abstract = "Apatite fission track thermochronology utilizing vertical sampling profiles, with results interpreted using the concept of exhumed partial annealing zones, is applied in the Scott Glaciet area (86°S) of the Transantarctic Mountains (TAM). Patterns in age profiles indicate that episodes of denudation in the Early Cretaceous, Late Cretaceous, and Cenozoic were separated by periods of relative tectonic stability. Thermal modeling of time-temperature histories compared to observed data indicates that denudation episodes commenced at ̃125 Ma, ̃95 Ma, and 50-45 Ma. Magnitude of denudation is constrained only as ̃700 m for the Early Cretaceous and from barely detectable to 1.5 km for the Late Cretaceous. Since the early Cenozoic, denudation within the TAM Front was similar in magnitude to other localities along the TAM (-4-6 km), decreasing inland. Rock uplift was also a maximum at the coast, decreasing inland. Patterns of rock uplift and denudation are complicated by Cenozoic faulting, mostly by faults oriented ∼45° to the TAM Front. Along the length of the TAM there is an apparent systematic variation in the angle of these Cenozoic faults to the TAM Front, possibly reflecting greater components of dextral transtension southward along the TAM. The three denudation episodes correspond to regional tectonic events: Early Cretaceous southward translation of the Ellsworth-Whitmore Mountains block of West Antarctica relative to East Antarctica; Late Cretaceous extension in the Ross Embayment between East and West Antarctica; and Cenozoic rejuvenated faulting, magmatism, and deformation within the Victoria Land Basin and its presumed southward extension under the Ross Ice Sheet.",
author = "Fitzgerald, {Paul G} and Edmund Stump",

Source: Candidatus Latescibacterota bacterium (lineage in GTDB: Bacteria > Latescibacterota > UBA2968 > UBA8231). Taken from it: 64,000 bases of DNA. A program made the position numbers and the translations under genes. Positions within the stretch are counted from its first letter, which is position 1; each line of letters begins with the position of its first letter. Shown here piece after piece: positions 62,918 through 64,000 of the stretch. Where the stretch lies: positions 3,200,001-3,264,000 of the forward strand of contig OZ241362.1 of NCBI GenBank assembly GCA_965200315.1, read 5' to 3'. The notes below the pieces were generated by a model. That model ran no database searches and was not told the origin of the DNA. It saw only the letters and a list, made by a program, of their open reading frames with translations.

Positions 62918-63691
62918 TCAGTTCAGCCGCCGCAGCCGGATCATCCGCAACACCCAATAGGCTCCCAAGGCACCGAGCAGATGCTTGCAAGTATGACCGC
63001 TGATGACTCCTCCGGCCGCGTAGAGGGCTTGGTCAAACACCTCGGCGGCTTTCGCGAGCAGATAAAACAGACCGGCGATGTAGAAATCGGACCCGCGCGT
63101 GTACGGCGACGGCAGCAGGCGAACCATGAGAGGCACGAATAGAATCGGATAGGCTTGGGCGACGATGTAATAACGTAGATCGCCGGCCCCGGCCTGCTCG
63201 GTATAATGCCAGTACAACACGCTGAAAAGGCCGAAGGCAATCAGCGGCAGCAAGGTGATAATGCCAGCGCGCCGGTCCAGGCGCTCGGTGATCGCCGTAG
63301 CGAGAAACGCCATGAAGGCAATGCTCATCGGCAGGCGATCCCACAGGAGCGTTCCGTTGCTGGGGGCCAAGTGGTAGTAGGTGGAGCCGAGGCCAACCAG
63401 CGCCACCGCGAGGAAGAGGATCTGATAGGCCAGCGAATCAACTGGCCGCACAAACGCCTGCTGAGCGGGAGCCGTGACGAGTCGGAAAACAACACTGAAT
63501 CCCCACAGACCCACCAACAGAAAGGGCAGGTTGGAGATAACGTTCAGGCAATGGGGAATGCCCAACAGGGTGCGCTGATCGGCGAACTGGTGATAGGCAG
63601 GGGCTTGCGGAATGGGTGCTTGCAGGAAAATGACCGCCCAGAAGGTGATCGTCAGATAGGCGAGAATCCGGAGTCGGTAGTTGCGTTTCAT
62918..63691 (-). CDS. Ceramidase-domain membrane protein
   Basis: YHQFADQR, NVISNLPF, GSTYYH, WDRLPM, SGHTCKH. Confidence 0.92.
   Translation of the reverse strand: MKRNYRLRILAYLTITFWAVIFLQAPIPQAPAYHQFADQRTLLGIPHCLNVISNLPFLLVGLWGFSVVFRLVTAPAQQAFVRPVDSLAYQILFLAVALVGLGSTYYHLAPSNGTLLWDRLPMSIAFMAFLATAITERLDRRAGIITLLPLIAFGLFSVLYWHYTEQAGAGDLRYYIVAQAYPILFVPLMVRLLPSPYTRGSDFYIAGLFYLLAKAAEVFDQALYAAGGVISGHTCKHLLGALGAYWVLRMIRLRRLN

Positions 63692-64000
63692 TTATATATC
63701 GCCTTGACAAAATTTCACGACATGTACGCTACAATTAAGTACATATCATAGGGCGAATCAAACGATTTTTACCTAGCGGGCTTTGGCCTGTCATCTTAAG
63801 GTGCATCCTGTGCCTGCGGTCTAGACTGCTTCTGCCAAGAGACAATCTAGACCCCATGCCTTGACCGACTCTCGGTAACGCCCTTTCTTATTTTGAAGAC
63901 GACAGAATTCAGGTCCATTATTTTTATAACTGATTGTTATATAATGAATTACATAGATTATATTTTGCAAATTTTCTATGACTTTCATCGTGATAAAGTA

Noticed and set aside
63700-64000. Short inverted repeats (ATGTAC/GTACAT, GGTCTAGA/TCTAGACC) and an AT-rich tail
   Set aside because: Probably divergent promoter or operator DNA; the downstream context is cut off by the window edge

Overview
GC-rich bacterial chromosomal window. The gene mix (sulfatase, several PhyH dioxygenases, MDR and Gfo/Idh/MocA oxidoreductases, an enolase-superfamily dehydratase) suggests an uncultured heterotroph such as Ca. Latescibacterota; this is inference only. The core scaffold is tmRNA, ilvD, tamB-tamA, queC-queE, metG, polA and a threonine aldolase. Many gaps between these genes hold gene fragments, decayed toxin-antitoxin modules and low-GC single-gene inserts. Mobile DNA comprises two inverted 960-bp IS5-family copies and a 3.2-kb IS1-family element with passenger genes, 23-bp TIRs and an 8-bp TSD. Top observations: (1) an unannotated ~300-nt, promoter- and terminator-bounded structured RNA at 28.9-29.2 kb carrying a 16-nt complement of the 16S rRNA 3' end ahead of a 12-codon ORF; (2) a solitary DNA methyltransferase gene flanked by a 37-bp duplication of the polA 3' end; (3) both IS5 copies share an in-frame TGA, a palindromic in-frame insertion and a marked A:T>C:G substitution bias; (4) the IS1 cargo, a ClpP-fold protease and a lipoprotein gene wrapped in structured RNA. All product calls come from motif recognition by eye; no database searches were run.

year = "1997",
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T2 - New constraints from apatite fission track thermochronology in the Scott Glacier region

AU - Fitzgerald, Paul G

AU - Stump, Edmund

PY - 1997

Y1 - 1997

N2 - Apatite fission track thermochronology utilizing vertical sampling profiles, with results interpreted using the concept of exhumed partial annealing zones, is applied in the Scott Glaciet area (86°S) of the Transantarctic Mountains (TAM). Patterns in age profiles indicate that episodes of denudation in the Early Cretaceous, Late Cretaceous, and Cenozoic were separated by periods of relative tectonic stability. Thermal modeling of time-temperature histories compared to observed data indicates that denudation episodes commenced at ̃125 Ma, ̃95 Ma, and 50-45 Ma. Magnitude of denudation is constrained only as ̃700 m for the Early Cretaceous and from barely detectable to 1.5 km for the Late Cretaceous. Since the early Cenozoic, denudation within the TAM Front was similar in magnitude to other localities along the TAM (-4-6 km), decreasing inland. Rock uplift was also a maximum at the coast, decreasing inland. Patterns of rock uplift and denudation are complicated by Cenozoic faulting, mostly by faults oriented ∼45° to the TAM Front. Along the length of the TAM there is an apparent systematic variation in the angle of these Cenozoic faults to the TAM Front, possibly reflecting greater components of dextral transtension southward along the TAM. The three denudation episodes correspond to regional tectonic events: Early Cretaceous southward translation of the Ellsworth-Whitmore Mountains block of West Antarctica relative to East Antarctica; Late Cretaceous extension in the Ross Embayment between East and West Antarctica; and Cenozoic rejuvenated faulting, magmatism, and deformation within the Victoria Land Basin and its presumed southward extension under the Ross Ice Sheet.